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In honor of Women’s History Month, the following is inspired by one of the vignettes highlighting scientists and engineers from our book Family Science.

Christine Darden, an aerospace and mechanical engineer, always wanted to fix things. In college, she studied to become a high school mathematics teacher. Later, she continued her studies in mathematics and engineering ultimately earning her doctorate in engineering from George Washington University.

She began work at NASA’s Langley Research Center in 1967. While there, she began the “computer pool,” a collection of female mathematicians who performed calculations for NASA’s male engineers. She ultimately helped to automate this process by writing computer programs. These women were the focus of the 2016 movie, Hidden Figures.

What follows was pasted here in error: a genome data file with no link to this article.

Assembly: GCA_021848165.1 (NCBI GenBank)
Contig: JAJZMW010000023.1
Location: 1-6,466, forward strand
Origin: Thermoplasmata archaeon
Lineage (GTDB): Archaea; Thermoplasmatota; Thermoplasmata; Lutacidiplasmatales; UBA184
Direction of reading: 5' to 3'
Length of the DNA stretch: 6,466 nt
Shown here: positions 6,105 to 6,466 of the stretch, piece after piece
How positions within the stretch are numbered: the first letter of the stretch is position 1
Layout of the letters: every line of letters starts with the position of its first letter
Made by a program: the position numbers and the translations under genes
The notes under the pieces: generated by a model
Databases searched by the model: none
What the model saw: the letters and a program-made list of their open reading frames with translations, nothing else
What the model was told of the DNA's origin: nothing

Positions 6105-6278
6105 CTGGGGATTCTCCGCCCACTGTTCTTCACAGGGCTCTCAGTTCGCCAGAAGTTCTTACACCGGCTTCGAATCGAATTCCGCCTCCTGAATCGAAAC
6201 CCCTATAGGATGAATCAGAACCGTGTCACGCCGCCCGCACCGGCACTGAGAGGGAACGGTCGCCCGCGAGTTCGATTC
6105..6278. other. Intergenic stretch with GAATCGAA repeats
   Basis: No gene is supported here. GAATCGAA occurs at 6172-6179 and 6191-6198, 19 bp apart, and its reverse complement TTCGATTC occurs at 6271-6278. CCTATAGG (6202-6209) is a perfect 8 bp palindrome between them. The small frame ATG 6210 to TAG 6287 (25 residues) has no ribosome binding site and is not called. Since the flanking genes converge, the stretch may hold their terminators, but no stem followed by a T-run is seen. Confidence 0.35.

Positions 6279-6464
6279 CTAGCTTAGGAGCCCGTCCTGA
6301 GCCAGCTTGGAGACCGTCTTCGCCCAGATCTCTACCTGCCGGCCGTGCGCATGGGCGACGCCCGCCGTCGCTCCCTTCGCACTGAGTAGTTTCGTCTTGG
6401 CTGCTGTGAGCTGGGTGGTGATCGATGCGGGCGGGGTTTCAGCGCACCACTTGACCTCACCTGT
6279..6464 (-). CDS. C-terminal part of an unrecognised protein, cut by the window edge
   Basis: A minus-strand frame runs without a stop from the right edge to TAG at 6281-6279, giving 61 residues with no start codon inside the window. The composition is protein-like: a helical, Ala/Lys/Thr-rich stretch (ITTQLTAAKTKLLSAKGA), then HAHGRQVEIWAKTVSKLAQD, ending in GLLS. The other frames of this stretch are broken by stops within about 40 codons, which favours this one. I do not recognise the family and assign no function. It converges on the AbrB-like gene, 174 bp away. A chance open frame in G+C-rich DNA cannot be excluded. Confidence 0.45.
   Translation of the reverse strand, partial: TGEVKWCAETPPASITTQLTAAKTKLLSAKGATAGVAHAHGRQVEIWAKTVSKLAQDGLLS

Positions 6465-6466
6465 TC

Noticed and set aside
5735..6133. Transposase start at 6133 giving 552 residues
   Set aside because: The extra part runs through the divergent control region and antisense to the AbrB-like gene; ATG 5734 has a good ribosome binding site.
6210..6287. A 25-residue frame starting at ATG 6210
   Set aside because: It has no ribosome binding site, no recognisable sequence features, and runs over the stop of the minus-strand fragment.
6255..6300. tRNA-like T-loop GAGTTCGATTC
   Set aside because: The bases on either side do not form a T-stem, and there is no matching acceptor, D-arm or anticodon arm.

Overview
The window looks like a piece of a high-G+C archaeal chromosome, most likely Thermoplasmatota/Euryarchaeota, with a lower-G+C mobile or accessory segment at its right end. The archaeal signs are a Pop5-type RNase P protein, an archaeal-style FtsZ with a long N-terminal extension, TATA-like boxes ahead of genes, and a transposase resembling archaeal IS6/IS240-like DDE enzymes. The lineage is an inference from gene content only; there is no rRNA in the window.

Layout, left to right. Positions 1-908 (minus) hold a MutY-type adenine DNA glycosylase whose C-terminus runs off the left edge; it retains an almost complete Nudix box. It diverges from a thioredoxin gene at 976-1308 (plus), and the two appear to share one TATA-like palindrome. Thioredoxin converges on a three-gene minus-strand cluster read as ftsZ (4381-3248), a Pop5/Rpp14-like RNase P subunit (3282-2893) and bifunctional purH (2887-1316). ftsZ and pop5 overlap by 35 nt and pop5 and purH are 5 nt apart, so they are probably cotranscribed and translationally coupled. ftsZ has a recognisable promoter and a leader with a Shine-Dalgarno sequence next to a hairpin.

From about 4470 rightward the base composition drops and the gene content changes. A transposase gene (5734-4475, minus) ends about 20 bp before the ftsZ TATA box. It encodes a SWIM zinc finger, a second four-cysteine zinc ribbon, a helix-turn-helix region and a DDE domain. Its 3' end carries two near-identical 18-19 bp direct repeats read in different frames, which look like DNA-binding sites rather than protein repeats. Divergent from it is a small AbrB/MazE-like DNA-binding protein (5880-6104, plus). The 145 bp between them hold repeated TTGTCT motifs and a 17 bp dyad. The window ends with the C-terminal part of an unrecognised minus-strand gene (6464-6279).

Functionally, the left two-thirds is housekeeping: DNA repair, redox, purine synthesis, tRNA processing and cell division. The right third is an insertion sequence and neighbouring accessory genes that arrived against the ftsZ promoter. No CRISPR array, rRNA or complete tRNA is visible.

Later in her career, Dr. Darden worked on jet design to eliminate the sonic booms that occur when jets travel faster than the speed of sound. She led the Sonic Boom Team that researched ways to decrease the negative effects of sonic booms which include noise pollution and depletion of the ozone layer. Dr. Darden won many awards over the course of her career, and in 2019, she was awarded the Congressional Gold Medal.